So it seems that the local school district feels the need to reaffirm my decision to homeschool the Small Boy... and maybe even the Little Bird. The school budget is, simply put, one big hot mess... aka a 1.3 - 1.6 million gap (different sources give different numbers). So their solution is to close down one of the five schools in the SAU. Brief explanation of the schools and some background information: PSS: K-2, BRS: 3-4, FMS: 5-8, FHS: 9-12, JBS K-6. Our SAU serves the city I live in and our neighboring town. JBS is for our neighbors... after that they bus their students to our schools. Our SAU has three school boards; one for the entire SAU, one for my city's schools, and one for our neighbor's town school.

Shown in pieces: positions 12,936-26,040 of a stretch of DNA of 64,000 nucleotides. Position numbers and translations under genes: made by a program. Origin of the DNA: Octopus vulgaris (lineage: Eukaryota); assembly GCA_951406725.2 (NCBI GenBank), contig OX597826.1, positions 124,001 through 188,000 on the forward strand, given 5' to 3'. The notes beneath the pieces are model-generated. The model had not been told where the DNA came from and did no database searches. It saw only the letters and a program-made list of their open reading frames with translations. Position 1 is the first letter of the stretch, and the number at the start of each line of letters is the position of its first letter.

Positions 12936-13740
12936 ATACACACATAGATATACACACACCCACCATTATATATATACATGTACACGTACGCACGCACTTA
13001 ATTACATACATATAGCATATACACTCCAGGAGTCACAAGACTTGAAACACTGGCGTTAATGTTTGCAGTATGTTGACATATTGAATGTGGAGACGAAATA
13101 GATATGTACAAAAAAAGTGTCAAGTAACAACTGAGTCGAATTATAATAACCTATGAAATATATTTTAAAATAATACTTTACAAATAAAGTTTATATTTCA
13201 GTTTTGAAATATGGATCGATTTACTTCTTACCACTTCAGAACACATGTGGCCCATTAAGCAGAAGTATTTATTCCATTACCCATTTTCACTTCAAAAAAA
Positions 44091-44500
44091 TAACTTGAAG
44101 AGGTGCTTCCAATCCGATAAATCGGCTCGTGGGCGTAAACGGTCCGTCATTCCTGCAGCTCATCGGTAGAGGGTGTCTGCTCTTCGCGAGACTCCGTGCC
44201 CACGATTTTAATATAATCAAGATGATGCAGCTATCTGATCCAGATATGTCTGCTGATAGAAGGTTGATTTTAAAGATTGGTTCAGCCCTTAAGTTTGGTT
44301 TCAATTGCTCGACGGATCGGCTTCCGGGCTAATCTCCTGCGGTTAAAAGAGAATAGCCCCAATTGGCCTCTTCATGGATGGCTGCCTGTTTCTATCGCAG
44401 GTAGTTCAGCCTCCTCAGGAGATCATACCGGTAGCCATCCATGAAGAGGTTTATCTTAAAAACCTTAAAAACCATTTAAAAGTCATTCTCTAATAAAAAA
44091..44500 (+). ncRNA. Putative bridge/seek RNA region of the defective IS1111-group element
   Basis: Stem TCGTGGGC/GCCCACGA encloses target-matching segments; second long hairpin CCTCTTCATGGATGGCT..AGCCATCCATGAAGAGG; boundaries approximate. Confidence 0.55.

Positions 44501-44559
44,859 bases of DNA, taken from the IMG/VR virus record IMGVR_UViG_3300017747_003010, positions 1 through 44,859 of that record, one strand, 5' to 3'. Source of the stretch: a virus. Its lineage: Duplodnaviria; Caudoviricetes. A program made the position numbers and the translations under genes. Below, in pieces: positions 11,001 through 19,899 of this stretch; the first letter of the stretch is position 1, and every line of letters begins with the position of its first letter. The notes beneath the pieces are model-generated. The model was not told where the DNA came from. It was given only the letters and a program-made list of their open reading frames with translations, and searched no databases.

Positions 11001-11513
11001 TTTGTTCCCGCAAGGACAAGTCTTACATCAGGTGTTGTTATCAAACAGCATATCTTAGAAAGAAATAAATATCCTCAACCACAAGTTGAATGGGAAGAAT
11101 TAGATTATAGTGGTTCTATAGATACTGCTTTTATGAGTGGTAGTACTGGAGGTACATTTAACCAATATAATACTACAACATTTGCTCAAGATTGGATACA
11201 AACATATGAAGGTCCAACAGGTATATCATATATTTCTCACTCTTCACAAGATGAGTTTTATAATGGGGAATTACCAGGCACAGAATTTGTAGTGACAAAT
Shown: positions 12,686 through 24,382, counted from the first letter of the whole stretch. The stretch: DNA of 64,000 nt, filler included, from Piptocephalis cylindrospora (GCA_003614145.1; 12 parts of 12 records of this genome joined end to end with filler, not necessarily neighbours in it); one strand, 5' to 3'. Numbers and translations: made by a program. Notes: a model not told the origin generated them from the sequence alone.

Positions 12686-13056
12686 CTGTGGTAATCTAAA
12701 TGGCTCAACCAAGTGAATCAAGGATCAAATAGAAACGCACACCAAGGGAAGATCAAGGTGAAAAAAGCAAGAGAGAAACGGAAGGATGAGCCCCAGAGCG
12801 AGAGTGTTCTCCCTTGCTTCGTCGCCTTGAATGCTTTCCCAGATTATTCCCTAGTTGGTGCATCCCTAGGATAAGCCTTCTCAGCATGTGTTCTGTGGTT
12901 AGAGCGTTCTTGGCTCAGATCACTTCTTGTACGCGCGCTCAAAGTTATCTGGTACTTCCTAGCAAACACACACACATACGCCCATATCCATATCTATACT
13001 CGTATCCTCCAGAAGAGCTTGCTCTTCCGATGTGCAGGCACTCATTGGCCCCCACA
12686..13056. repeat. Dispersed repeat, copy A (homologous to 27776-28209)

Now I'm sure we'd all like to believe that ALL of the administration, teachers, and staff at our local school are there, busting their asses at our local public schools because they: A. love what they do, B. feel passionate about everyone's right to a free and appropriate education, and C. are willing to invest themselves in the future of our children and community Recent events have woken me right the hell up... apparently that was just a dream. Well, maybe I'm being a bit harsh here... I'm sure there are some that do feel that way... I know there are, I've seen them. But it's obvious that someone does not agree. The school board has voted to close BRS, move all the students to PSS, and terminate 25 jobs across the SAU. Seriously people.. there has got to be a better way! And rather than just sit here and complain, I took the time last night to look at the school budgets... see exactly what was being spent where... see if things were as bleak as they appeared to be... was there really no other way? After an hour or so I had a headache, was nauseous, and was officially shocked, awed, and seriously disappointed. In my opinion, there most certainly is another way to solve this problem.